Pretty much praise all around for this one. Let’s start with Rich Horton, in the March Locus:
[at Strange Horizons] In January, my favourite story is sf: “The Shangri-La Affair” by Lavie Tidhar. Sometime in the near future a man comes to Laos on a mysterious mission, as war continues to sweep through Asia. The familiar routines are enacted: the flight in on Nuevo Air Amerika; the rendezvous with an enchanting woman; the journey to a hidden city. Slowly we learn the man’s mission. He is trying to find and destroy the only samples of a dangerous plague, but is it dangerous? That turns out to be a good question, one Tidhar leaves the reader to answer, making this a fine, thought-provoking story.
Lois Tilton at IROSF:
Very edgy and unsettling stuff, best read to the Ride of the Valkyries and evoking a cynical world of spooks and black ops as well as a skiffy side of robotic and cyborg warriors and designer bioweapons, as well as the obligatory sexy Asian girl.
Tidhar’s story reads like a drug-infused John Le Carré novel, if Le Carré wrote science fiction and dropped LSD as he pounded on the typewriter. The narrative is tense and action-based, pulling the reader through a story with flat-out beautiful prose. The result is a tale which is both fun to read, and a fascinating glimpse into the madness of future wars. All in all, an amazing accomplishment, and highly recommended.
It’s James’ favourite of the short story club:
I loved the style of the writing, it had a great sense of place, with some really groovy description: funky, cool and foreign. It has plenty of background tech scenery, the sort of layers that give the future a good sense of believability, combined with some striking descriptive images.
The POV is a bit slippery in places, along with the nameless protagonist, and I liked both, producing a tale-of-the-past feel combined with a kind of Ludlum-esque Bourne style espionage.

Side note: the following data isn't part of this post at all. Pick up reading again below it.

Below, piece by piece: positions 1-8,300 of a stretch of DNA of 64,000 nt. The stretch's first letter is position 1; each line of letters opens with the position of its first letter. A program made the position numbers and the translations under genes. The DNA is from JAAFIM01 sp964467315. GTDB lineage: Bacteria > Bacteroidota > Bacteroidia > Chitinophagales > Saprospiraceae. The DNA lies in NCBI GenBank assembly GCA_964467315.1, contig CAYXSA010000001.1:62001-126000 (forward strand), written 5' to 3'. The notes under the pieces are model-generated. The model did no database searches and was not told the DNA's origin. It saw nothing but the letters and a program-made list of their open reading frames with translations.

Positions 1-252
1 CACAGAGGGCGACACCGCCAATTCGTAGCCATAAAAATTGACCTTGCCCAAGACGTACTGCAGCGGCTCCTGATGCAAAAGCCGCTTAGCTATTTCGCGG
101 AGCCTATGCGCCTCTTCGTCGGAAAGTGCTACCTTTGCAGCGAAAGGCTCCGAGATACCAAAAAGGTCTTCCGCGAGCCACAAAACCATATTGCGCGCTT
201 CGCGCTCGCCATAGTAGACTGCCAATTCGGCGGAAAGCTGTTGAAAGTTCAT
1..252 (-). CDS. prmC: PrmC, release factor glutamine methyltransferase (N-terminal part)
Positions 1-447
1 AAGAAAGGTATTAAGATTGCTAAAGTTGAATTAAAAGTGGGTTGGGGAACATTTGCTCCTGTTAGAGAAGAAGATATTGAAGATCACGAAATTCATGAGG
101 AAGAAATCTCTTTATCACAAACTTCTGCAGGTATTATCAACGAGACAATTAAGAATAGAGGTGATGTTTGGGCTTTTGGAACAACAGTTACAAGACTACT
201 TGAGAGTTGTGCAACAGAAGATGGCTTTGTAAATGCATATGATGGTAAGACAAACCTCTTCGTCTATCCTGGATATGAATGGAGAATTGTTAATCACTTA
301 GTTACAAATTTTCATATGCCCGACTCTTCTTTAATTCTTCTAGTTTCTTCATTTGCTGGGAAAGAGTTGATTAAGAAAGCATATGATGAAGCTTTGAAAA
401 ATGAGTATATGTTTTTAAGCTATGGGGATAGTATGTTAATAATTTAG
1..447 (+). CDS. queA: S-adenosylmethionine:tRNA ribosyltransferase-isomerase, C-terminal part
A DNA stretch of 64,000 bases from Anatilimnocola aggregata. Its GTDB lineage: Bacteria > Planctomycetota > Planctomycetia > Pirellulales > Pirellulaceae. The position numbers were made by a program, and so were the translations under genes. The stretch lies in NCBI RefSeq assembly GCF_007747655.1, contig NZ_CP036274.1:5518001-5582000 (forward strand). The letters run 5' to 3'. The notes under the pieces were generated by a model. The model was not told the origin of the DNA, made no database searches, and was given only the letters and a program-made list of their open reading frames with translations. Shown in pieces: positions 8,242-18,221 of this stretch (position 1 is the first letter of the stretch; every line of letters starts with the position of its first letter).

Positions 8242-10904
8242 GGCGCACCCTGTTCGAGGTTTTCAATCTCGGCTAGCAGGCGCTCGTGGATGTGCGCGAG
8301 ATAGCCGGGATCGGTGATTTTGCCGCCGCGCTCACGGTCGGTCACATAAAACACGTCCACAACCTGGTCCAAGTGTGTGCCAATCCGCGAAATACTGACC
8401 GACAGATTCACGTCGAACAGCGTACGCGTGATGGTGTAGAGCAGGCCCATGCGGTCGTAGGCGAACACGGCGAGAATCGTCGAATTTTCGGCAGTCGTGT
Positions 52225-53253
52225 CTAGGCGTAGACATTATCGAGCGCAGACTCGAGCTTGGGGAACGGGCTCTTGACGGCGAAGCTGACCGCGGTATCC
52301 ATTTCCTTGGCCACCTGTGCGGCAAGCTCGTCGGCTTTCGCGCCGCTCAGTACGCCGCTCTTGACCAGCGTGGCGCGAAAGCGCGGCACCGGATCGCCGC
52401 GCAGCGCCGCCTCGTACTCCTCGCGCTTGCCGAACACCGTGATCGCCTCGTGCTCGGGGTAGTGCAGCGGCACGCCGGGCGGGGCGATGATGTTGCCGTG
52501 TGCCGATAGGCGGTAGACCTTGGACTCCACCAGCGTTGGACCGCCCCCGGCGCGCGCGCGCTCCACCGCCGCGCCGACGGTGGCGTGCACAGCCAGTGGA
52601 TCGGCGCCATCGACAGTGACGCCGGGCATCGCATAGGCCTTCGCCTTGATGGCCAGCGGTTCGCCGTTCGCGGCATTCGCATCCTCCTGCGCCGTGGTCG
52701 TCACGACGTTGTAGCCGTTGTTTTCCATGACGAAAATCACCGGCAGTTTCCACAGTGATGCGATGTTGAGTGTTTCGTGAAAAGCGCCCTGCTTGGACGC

It doesn’t skimp on ideas either, leaving a rather large question for discussion at the end: is peace enforced by biological means something we should use? Peace or slavery?
I thoroughly enjoyed the story. Probably my favourite of the entire story club so far. Highly recommended.
And it sent Evan on a Tidhar binge:
This week’s short story club story is The Shangri-La Affair by Lavie Tidhar, who I’d never heard of before.
It’s really quite good.
I was struck from the first by the confidence of the narrative voice. The story follows an unnamed protagonist from a quite close third-person perspective through a future war in South-East Asia, concerning a particular MacGuffin in the form of a peace plague (the Shangri-La of the title), virally transmissable fellow-feeling that stops hostilities in their tracks. We only get to see its effects for a moment before everything is blown to atoms by the unseen backers of our nameless viewpoint character. The story’s prime emotional conflict is his struggle between destroying the peace plague and letting it spread. Finally, he decides that peace not chosen is no peace worth having. This struggle would have more resonance if we had some theory as to how the peace plague works. If the reader were allowed another viewpoint on whether or not the plague nullifies free will, it very well might deepen the effect of his choice. The doubt it still there, but I think that it’d be better if it were made a bit more explicit.
The story isn’t perfect, of course. There are only token female characters and the people that we encounter for the most part are generic Men of Action and Consequence. The plot is at least four decades old and the tone is taken straight from smeary spy novels set in warzones far away from the home front, without any real engagement with the consequences of the war on the people who live there. What virtue the piece has lies in the cleverness of its synthesis of these elements, and I think that it succeeds very well (that said, I tend towards synthesis in my tastes, perhaps to a fault, Gene Wolfe and Michael Swanwick being favorites of mine).
Since reading it, I’ve gone on something of a Tidhar binge, and what is out there on line really strikes me as quality stuff, some of it better, I think, than this particular piece, 304 Adolf Hitler Strasse over at Clarkesworld being the best of the stuff online, in my opinion, at least that I’ve found. I also went out and bought HebrewPunk and ordered The Bookman, so I may be in the throes of an irrational enthusiasm. Looking forward to what he produces in the future.
With an explanation of how he’s using synthesis here (useful perspective, I think). But what did everyone else think?